EL PASO, Texas - A federal judge on Tuesday sentenced the owner of a local used-car dealership to more than two years in federal prison for illegally structuring bank cash deposits totaling more than $740,000 to avoid reporting them to the government. This case was jointly investigated by U.S. Immigration and Customs Enforcement (ICE) and the Internal Revenue Service.
Jose Martinez, 44, owner of Martinez Autos on 5630 Alameda Ave., is named in a 19-count indictment that charged him with illegally structuring bank deposits and failing to file currency transaction reports. ICE special agents arrested him in November 2007; and he later pleaded guilty to one count each of structuring and failure to file currency transaction reports. On June 17, U.S. District Judge Philip Martinez sentenced him to 27 months for each offense. Jose Martinez, a U.S. permanent resident, will serve the time concurrently.
The investigation showed that Jose Martinez owned Martinez Autos since March 2003, and beginning about January 2004, he opened bank accounts in various names associated with the business. Since then he made more than 50 cash deposits in amounts ranging from $5,000 to $9,500. The structured deposits totaled $740,585.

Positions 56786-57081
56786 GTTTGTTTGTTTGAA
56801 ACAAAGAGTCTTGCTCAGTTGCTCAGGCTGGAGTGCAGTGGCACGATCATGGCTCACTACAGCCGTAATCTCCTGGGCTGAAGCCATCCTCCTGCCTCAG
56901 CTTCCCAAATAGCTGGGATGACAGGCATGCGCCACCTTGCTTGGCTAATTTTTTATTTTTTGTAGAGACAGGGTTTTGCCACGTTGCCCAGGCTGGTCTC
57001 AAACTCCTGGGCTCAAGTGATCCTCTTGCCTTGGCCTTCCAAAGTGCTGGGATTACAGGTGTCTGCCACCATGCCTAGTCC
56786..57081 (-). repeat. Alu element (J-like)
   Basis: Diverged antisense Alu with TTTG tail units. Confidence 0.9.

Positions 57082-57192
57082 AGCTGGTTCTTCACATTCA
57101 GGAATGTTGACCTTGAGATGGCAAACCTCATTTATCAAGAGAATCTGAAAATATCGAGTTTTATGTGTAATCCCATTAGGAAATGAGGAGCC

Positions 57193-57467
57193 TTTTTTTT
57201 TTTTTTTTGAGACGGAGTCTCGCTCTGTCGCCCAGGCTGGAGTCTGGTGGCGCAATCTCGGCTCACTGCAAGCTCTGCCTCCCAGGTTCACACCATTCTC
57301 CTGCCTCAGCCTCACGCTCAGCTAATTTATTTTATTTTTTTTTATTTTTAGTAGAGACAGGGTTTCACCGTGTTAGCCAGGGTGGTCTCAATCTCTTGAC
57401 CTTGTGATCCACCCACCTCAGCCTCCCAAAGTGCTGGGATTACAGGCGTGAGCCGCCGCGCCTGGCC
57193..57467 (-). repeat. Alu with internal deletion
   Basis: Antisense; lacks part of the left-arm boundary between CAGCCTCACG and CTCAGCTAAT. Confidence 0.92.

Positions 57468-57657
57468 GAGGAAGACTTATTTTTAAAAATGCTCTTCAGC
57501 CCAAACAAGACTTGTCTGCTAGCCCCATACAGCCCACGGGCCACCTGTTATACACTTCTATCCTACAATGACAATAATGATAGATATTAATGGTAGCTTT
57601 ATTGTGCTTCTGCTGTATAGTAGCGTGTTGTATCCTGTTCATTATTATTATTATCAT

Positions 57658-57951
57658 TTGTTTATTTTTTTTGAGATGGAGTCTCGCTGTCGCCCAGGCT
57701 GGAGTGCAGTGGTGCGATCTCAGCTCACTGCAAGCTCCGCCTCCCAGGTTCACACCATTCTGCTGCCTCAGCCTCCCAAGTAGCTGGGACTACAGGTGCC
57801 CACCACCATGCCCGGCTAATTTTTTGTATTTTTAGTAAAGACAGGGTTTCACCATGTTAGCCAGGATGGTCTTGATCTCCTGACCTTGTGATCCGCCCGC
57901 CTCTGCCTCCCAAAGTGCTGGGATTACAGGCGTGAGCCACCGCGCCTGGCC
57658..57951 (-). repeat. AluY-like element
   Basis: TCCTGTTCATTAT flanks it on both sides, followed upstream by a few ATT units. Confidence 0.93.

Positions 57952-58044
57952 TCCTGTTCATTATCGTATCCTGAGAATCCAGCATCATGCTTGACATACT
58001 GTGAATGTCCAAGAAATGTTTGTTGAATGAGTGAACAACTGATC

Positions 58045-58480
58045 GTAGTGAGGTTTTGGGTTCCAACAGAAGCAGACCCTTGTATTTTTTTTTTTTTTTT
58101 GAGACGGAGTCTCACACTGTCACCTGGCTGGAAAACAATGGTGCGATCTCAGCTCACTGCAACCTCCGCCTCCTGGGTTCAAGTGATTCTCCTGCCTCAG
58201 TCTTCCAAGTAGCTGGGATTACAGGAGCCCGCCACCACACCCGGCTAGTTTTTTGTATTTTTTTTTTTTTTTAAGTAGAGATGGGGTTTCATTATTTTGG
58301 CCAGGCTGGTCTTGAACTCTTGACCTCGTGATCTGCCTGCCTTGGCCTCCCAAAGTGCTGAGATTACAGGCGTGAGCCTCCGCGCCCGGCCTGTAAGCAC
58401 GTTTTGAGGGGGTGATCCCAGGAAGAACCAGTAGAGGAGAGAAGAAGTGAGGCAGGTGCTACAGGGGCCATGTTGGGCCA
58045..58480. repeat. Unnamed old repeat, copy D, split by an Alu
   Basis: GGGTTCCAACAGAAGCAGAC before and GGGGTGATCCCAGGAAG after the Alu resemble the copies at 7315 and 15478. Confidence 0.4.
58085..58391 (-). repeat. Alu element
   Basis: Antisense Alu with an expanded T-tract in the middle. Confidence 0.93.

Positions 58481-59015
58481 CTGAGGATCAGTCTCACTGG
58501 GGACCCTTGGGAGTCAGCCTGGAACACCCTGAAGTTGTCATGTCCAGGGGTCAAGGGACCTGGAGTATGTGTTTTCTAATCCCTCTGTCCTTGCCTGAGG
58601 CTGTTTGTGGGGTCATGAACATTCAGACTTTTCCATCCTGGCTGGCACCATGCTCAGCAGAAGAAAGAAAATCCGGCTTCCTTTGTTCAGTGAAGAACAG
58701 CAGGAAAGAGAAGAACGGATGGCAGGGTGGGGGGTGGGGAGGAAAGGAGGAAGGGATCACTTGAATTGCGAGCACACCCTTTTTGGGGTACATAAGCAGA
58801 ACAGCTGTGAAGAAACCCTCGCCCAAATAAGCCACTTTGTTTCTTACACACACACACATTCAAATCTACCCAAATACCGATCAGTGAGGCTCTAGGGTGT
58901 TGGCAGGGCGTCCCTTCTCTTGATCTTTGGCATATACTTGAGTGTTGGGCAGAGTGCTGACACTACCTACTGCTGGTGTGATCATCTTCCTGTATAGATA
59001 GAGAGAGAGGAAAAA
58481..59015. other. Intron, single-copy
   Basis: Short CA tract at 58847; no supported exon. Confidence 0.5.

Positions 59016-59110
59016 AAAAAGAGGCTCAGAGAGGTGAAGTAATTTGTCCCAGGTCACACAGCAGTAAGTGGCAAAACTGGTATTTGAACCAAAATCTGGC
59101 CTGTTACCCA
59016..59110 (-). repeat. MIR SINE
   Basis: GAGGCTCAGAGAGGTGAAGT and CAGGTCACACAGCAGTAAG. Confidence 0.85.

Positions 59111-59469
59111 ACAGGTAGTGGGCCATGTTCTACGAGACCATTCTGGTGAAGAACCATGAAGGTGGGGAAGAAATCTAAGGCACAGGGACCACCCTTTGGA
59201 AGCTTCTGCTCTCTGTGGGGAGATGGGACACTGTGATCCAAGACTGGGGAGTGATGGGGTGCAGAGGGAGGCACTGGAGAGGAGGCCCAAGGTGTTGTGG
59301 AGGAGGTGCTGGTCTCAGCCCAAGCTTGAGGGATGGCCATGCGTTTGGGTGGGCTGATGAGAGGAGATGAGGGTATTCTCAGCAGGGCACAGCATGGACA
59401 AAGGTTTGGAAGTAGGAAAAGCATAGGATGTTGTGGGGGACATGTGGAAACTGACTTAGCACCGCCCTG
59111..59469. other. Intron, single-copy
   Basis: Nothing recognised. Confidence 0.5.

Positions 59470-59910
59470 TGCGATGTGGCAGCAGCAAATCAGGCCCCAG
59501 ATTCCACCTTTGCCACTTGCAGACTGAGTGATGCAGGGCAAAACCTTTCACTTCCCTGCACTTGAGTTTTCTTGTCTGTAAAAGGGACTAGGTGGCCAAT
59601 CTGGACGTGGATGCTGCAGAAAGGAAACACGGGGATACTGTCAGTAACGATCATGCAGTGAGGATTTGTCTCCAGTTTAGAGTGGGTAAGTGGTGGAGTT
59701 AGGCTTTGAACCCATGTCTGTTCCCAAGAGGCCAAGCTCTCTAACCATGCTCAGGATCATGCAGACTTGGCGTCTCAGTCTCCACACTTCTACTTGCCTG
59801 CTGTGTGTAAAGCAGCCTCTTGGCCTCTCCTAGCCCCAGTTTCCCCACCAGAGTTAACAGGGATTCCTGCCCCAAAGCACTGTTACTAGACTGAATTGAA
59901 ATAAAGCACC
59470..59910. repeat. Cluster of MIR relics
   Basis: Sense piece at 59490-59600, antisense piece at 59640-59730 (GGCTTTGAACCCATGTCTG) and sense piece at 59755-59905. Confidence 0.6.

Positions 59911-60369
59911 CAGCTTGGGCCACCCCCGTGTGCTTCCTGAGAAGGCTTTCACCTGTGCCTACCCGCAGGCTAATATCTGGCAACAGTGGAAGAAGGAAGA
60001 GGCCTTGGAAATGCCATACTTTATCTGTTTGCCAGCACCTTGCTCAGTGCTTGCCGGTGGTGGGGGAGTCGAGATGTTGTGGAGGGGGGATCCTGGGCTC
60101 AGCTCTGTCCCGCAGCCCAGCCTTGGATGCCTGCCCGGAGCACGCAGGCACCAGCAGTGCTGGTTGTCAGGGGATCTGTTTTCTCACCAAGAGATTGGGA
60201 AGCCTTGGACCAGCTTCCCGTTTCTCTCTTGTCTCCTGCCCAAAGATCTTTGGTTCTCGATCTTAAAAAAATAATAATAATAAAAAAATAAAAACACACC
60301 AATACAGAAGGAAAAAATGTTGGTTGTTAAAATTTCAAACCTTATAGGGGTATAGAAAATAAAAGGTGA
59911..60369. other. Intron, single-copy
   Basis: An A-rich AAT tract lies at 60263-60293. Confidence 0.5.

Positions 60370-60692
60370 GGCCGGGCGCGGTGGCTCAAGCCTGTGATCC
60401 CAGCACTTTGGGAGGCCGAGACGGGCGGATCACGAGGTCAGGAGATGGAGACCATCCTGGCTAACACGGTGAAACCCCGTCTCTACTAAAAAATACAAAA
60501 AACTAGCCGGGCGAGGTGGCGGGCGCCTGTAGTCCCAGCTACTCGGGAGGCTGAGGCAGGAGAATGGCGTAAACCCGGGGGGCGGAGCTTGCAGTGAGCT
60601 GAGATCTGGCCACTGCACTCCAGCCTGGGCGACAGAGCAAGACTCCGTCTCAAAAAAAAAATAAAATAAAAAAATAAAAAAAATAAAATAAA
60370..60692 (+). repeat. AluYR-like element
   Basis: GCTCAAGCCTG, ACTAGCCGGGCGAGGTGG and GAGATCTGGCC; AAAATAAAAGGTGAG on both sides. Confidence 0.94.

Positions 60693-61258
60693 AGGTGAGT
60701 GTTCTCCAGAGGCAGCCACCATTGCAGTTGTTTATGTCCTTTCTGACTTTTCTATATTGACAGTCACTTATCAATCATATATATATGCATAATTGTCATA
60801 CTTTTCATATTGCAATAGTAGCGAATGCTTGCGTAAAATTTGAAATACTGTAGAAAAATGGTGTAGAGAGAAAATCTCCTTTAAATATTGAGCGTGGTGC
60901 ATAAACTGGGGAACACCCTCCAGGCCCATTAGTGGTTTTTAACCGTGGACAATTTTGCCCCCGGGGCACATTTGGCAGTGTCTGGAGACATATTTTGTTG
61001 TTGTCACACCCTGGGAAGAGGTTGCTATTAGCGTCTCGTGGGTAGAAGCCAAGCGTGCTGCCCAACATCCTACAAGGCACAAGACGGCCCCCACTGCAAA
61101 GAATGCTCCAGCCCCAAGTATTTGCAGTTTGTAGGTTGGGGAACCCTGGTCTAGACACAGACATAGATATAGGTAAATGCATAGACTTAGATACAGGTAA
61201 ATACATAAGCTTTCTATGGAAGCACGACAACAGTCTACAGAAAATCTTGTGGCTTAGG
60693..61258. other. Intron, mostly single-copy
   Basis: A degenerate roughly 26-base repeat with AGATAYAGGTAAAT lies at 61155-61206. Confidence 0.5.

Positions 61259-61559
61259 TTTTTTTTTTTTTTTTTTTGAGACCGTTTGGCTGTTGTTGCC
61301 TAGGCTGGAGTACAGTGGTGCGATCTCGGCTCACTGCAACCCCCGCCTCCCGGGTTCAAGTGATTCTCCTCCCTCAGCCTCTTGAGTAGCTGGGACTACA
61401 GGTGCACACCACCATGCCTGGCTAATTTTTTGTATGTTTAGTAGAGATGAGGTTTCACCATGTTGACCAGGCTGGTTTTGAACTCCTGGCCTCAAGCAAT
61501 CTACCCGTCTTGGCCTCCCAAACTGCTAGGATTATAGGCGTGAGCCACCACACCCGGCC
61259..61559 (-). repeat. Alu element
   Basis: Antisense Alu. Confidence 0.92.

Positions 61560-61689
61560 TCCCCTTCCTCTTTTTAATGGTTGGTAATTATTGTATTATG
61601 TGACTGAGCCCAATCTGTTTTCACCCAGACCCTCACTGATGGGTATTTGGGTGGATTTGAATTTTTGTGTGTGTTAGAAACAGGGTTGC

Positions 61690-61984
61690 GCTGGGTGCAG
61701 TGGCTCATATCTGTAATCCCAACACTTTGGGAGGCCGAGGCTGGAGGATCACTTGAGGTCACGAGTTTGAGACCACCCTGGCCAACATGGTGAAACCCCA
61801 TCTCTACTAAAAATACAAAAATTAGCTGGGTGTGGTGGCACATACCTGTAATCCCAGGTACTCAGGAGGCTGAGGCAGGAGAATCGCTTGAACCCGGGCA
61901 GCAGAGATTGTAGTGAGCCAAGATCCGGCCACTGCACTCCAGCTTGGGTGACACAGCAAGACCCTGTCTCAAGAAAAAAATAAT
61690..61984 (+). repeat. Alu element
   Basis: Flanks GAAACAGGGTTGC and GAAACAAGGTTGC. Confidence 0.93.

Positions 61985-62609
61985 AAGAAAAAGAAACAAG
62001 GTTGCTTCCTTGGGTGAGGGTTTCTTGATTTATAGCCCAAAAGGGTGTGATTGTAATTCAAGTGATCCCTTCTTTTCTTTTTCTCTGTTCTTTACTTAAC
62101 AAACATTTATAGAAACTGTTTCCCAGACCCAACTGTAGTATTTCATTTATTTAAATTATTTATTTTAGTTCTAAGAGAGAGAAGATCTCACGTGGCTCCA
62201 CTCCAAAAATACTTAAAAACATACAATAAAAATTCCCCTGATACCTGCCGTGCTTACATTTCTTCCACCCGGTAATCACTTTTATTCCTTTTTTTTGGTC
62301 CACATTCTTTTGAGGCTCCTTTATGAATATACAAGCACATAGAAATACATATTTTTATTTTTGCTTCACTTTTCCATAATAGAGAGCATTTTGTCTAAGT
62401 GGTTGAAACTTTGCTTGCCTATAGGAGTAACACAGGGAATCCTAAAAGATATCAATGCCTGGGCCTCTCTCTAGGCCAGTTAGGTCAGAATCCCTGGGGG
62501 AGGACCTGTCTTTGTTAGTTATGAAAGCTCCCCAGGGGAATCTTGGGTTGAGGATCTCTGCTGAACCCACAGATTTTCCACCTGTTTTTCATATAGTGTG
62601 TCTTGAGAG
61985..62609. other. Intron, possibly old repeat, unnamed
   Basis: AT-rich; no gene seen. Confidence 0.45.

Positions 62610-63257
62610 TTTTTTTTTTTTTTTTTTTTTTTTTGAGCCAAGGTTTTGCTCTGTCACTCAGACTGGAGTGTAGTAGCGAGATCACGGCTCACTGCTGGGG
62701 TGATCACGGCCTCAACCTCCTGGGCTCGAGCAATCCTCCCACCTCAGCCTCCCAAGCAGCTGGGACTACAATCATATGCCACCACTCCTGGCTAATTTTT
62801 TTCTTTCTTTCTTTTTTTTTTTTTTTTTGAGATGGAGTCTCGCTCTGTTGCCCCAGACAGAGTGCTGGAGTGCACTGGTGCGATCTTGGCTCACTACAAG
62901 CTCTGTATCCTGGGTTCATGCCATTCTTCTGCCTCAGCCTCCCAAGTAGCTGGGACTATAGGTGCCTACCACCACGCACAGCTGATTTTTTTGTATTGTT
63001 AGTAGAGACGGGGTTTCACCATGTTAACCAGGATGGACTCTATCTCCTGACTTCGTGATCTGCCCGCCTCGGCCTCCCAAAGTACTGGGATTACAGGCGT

By law, individuals are required to complete a currency transaction report, and submit it to the financial institution when they make cash deposits of $10,000 or more. Financial institutions are then required to verify and record the name and address of the person making the transaction, as well as the identity, account number and social security or taxpayer identification number.
"Individuals who structure frequent cash deposits, or break them up in amounts slightly under $10,000, often do so to avoid the reporting requirement, which is a federal offense," said Roberto G. Medina, special agent in charge of the ICE Office of Investigations in El Paso. "Structuring cash deposits is often an attempt to hide illegal income or proceeds from illicit activity."
It is a federal crime to knowingly structure transactions with financial institutions, or attempt to conduct one or more cash transactions in any amount at one or more financial institution in one or more days, for the purpose of evading currency transaction report requirements.
Martinez pleaded guilty to causing or attempting to cause a financial institution to fail to file a currency transaction report, which financial institutions have a legal duty to do.
Judge Martinez ordered the forfeiture of 26 vehicles, and up to $107,769.41, proceeds derived from the illegal activity. In addition, Judge Martinez ordered a monetary judgment against the defendant in the amount of $792,250.
Assistant U.S. Attorney Brandy Gardes, Western District of Texas, prosecuted the case.